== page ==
This is a problem I see a lot of people make even though their heart is in the right place. They see some code that is atrocious and they decide to refactor it. The thing is, that’s not always the correct choice. Just because some code is bad doesn’t mean it needs to be refactored. Before I explain why, I want to make sure we’re all on the same page about what it means to “refactor”.
To refactor some code means that you rewrite it but it has exactly the same behavior. If you change its behavior it’s no longer refactoring.
Now that we have that defined, I’ll explain when it’s bad to refactor some terrible code. It’s bad to refactor terrible code if it never needs to change. I’ll explain this with an example:
Lets say you’re trying to write a feature that sends an email when someone registers their account. Along the way you notice that the code to add a product to a cart is terrible. If you spend the time to refactor the cart code, it takes longer to add the feature that you need. If you had a crystal ball and could tell that the cart code would never need to change in the future, then that means you literally just wasted your time refactoring it. You could have been spending it working on features you do need.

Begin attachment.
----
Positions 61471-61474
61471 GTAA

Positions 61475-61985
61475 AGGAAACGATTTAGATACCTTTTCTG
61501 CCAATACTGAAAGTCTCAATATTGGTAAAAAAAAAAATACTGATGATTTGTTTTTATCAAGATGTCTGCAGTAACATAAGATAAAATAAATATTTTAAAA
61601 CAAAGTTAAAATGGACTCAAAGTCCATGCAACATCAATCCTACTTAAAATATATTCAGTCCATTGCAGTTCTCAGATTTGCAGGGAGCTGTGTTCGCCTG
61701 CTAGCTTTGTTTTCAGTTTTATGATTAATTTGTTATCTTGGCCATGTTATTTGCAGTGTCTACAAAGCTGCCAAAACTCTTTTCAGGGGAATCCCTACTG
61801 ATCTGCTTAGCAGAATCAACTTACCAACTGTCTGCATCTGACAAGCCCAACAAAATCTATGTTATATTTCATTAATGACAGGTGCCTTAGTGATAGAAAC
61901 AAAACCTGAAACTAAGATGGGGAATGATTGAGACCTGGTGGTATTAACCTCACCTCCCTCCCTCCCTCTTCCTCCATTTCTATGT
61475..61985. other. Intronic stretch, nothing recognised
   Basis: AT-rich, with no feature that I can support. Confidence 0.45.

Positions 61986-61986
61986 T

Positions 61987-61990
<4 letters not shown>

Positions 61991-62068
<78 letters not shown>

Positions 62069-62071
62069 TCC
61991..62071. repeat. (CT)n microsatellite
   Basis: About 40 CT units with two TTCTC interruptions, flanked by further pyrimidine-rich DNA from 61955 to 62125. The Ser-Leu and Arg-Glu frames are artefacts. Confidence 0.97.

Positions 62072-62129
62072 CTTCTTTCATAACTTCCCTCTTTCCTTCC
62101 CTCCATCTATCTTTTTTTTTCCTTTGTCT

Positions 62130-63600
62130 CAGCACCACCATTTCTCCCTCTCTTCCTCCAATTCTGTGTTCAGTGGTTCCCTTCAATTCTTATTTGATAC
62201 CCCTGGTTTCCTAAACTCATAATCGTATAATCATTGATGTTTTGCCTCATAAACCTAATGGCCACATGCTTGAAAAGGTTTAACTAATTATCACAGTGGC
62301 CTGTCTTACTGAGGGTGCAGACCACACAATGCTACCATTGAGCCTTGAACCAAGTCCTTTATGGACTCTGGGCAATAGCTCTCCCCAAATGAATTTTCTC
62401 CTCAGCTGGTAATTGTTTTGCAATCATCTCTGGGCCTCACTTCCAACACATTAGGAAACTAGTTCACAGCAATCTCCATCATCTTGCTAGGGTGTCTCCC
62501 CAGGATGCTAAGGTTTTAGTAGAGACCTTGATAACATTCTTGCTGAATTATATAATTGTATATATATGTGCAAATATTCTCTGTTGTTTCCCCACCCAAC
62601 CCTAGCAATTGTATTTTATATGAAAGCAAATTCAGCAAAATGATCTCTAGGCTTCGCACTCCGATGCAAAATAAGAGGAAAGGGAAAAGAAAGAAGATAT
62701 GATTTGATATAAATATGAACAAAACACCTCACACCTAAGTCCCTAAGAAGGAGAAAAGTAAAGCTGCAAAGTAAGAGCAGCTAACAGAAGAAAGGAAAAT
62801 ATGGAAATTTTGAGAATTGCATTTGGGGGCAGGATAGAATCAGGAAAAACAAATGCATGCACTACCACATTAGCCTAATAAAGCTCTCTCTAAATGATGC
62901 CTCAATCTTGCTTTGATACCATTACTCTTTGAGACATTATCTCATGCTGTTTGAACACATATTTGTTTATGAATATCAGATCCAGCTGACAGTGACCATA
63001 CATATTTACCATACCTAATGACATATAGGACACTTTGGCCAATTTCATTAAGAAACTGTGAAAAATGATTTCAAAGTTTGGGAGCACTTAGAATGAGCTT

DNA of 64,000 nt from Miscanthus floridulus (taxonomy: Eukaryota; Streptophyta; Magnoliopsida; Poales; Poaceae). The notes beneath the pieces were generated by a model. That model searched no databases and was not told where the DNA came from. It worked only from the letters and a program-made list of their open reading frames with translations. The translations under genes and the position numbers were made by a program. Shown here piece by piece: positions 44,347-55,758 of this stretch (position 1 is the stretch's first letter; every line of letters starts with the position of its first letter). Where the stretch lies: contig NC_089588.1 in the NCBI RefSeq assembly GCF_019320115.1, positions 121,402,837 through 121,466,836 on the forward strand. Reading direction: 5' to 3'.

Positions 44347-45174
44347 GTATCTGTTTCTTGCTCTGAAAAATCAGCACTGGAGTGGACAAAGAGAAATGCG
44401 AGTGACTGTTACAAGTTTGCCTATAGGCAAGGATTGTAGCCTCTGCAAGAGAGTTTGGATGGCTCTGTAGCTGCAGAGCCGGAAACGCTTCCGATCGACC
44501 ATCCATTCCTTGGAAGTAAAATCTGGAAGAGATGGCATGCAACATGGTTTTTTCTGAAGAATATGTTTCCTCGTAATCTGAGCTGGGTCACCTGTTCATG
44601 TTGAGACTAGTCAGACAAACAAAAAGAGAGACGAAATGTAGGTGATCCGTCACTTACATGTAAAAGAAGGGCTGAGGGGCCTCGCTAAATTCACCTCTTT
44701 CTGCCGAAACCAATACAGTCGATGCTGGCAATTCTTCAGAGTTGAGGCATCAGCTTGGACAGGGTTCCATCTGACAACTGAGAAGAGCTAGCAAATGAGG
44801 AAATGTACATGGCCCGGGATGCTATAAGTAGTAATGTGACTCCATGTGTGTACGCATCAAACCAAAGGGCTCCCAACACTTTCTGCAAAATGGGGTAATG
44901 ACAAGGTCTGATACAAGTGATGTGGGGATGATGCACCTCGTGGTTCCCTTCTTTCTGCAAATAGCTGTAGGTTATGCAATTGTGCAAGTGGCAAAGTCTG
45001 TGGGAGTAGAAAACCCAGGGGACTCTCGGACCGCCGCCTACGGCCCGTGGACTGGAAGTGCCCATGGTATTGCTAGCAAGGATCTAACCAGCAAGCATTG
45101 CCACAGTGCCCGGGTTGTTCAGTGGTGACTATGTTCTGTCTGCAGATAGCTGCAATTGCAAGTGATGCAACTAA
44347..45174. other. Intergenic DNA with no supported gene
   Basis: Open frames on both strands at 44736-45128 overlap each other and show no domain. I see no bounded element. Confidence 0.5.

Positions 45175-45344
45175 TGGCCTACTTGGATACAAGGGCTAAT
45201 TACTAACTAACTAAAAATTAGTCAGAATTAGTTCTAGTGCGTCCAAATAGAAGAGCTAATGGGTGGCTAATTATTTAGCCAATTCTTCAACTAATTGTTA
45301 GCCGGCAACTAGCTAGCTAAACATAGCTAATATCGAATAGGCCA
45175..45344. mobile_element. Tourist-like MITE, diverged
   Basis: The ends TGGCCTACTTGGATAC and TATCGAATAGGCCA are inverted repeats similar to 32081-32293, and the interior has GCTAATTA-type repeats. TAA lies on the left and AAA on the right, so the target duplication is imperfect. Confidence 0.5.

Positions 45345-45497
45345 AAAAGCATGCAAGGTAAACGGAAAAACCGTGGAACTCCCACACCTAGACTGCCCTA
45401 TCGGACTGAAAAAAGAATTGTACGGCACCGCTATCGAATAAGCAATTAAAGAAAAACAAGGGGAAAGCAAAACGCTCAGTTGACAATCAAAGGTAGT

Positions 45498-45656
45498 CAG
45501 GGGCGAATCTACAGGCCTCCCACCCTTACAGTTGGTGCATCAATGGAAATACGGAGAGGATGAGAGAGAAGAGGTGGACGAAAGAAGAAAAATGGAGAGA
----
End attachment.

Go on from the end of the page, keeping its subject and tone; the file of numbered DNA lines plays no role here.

Now the thing is you don’t have a crystal ball so you don’t know if it will change in the future or not. That’s why the best time to refactor some code is when it needs to change anyway. If you wait until the code needs to change then you already know the refactor will help. If you don’t know if the code needs to change, you’re potentially wasting your time refactoring it.
There is a caveat to this philosophy. If you’re working on a small code base, I’d be willing to refactor some code before it needs to change because it’s important to Fix Broken Windows. But in a large legacy code base, I’d follow the rule I just defined because there’s always more to refactor than there is time.